# How can people understand complex numbers and similar mathematical concepts?

In mathematics, how does something like complex numbers apply to the real world? Why do complex numbers exist? How can we comprehend addition of complex numbers? For example, addition of natural numbers can be understood as putting together two apples and two oranges makes four fruits. How can we apply this thinking to complex numbers?

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That doesn't explain real number addition, only natural number addition. What are real numbers? Do they "exist" in any sense? –  Thomas Andrews Dec 25 '13 at 3:24
The algebra of complex numbers can be thought of as an algebra for rotations and scalings. For every complex number, we can find an angle and length (i.e., put it in polar coordinates). The multiplication of complex numbers adds the angles and multiplies the lengths. –  nomen Dec 25 '13 at 3:30
But one of the mysteries is that this idea of scaling and rotations and the idea of translation (addition) work together as well as they do. @nomen –  Thomas Andrews Dec 25 '13 at 4:52
@okarin: it is because the exponential function is periodic on circles centered at $(0,0)$, as the angle varies. In other words, the exponential function is the sum of a sine function and a cosine function, and complex algebra corresponds to combining waves. en.wikipedia.org/wiki/Euler's_formula –  nomen Dec 25 '13 at 5:15
How can we comprehend addition of complex numbers? We can understand it the same we understand natural addition. We have 2 tomatoes and 3 potatoes, add them up and we get... 3 potatoes and 2 tomatoes. Potatoes are vegetables, Tomatoes are fruits but they both sorta feel like vegetables and both are generally things we eat as part of a healthy diet but since they are of different types you can't technically add them together under one specification (here we're assuming that such a specification does not exist). Same with complex numbers real and imaginary are different types of numbers. –  Nick Dec 25 '13 at 6:02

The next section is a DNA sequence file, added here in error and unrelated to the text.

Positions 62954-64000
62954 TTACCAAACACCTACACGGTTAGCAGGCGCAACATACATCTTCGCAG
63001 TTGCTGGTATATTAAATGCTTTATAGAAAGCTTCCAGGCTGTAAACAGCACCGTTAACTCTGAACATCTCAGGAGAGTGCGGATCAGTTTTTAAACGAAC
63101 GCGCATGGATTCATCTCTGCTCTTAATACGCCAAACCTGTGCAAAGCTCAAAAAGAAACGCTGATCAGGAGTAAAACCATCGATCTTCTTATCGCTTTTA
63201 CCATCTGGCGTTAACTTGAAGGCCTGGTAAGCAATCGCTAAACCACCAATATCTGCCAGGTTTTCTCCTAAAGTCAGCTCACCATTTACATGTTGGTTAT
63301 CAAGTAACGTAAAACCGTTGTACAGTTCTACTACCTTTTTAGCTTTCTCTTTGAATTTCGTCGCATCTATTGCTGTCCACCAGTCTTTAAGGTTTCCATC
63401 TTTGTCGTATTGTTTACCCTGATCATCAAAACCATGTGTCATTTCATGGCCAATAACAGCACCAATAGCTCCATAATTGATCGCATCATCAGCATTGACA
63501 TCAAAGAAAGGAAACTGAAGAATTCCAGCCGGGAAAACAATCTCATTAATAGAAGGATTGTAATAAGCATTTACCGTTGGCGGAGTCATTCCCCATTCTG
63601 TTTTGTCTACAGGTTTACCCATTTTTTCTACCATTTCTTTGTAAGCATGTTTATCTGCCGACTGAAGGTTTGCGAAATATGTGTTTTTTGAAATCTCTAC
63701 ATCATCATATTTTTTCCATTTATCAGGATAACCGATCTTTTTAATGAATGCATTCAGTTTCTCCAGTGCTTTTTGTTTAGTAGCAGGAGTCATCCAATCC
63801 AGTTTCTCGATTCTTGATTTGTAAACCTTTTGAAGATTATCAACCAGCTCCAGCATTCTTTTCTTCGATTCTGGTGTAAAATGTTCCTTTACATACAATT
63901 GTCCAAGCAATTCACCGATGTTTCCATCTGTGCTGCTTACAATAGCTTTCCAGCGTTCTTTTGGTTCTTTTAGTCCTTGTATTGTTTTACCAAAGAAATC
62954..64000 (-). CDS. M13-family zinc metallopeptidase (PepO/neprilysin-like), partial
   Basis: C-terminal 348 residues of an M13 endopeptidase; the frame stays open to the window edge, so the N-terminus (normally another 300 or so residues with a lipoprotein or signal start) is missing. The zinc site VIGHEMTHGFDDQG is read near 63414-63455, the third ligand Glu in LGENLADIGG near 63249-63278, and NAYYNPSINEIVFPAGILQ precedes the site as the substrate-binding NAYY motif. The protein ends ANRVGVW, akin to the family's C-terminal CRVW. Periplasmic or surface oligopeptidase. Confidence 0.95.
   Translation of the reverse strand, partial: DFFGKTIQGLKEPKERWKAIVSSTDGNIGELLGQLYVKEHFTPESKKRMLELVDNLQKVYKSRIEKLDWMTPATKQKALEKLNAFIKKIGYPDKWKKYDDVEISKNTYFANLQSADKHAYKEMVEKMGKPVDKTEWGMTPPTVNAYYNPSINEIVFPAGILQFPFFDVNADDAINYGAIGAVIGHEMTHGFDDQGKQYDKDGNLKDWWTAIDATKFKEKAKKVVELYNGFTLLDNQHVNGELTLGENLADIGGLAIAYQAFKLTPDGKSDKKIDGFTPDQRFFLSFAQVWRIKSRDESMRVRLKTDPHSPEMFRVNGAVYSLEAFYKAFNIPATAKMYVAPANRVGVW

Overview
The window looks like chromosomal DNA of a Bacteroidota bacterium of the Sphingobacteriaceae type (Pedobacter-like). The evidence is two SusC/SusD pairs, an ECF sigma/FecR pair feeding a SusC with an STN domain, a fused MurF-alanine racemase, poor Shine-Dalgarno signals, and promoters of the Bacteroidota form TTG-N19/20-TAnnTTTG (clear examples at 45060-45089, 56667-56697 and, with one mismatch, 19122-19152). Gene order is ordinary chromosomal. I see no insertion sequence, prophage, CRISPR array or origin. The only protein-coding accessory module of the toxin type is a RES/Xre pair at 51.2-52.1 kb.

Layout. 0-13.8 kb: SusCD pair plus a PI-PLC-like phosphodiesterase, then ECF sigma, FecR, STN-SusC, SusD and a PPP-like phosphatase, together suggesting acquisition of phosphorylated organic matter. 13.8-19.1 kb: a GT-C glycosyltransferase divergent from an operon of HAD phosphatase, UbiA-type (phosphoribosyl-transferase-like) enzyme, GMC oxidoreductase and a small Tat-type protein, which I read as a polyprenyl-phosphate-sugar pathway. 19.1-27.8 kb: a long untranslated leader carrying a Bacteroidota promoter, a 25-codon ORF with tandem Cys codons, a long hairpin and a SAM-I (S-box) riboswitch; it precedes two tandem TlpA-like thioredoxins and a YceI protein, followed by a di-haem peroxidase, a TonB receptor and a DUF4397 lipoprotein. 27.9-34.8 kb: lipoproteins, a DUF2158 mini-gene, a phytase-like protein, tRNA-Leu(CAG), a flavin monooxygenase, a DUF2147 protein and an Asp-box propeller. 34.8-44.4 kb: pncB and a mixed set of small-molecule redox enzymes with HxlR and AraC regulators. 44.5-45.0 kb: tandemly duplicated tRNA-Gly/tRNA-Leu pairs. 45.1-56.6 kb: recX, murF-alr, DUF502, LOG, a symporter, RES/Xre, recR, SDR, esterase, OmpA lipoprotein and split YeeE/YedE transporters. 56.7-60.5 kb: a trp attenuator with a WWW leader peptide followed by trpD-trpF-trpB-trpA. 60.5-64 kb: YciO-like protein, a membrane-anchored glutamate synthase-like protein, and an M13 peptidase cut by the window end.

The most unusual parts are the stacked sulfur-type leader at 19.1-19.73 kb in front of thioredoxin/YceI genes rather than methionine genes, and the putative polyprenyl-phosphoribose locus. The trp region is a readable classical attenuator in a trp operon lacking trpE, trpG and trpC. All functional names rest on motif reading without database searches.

Numbers count $(\mathbb{N})$ and measure $(\mathbb{R})$. Yet complex $(\mathbb{C})$ or imaginary $(i\,\mathbb{R})$ numbers do neither. So what good are they anyway ? $($Is this what you're asking ?$)$ Well, let's just say that engineering as we know it would be a whole lot more difficult to either understand or apply without their help, as would mechanics and computer graphics, or even modern physics, for that matter. Many of the practical problems that arise in these various fields often require solving contour integrals, which in many instances simply cannot be done without the use of complex integration. Their trigonometric applications range from geographic location and cartographic projections to signal processing and other branches of electrical engineering. Basically, all radio or acoustic signals, as well as electricity itself, are nothing else sinusoidal waveforms (and those that aren't can easily be decomposed into such), and whose study would become very tedious really fast, were it not for Euler's relationship, $e^{ix}=\sin x+i\cdot\cos x$.

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TLDR –  Lucian Dec 25 '13 at 6:37

"how does something like complex numbers apply to the real world?" Type $$\rm circuits\ and\ complex\ numbers$$ into Google, and you will find that computations of currents in electrical circuits are done using complex numbers.

"Why do complex numbers exist?" The equation $x^3-4x+1=0$ has three real solutions, but it is impossible to express them (in terms of arithmetical operations and square roots and cube roots) without using complex numbers. So complex numbers come up naturally in finding real solutions of real equations. Key search phrase: casus irreducibilis.

"How can we comprehend addition of complex numbers?" What is there to comprehend? If we want to add $2+3\sqrt{-1}$ to $4+5\sqrt{-1}$, we do $2+4=6$ and $3+5=8$ to get the answer $6+8\sqrt{-1}$. Just like adding 2 apples and 3 unicorns to 4 apples and 5 unicorns, getting 6 apples and 8 unicorns.

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There are lots of ways to develop intuition with complex numbers and they've been mentioned above, so I'll try to say something different. I don't think it matters whether or not complex numbers "exist", it simply matters that they are very useful and therefore worth studying. In fact, its hard to say whether any numbers really exist. For example, what is the number $5$? There isn't a tree somewhere in Iceland where $5$'s grow and are shipped all over the world for commercial use. Instead, we have a concept of $5$ that has been universally agreed upon in some sense and can be represented by $5$ of something, for example the following represents $5$ in some sense: $* * * * *$.

My point is, to me natural numbers don't even "exist" in any meaningful sense. They just turn out to be concepts that seem to occur in nature and we've come up with a useful way to characterize them. You could even argue that complex numbers occur "in nature" in the sense that we can use them to describe certain physical laws. However, that is less satisfying to me, since there are plenty of mathematical constructions with no physical interpretation. Instead, I like to think that complex numbers are simply a mathematical construction that turn out to be very useful in solving different types of problems.

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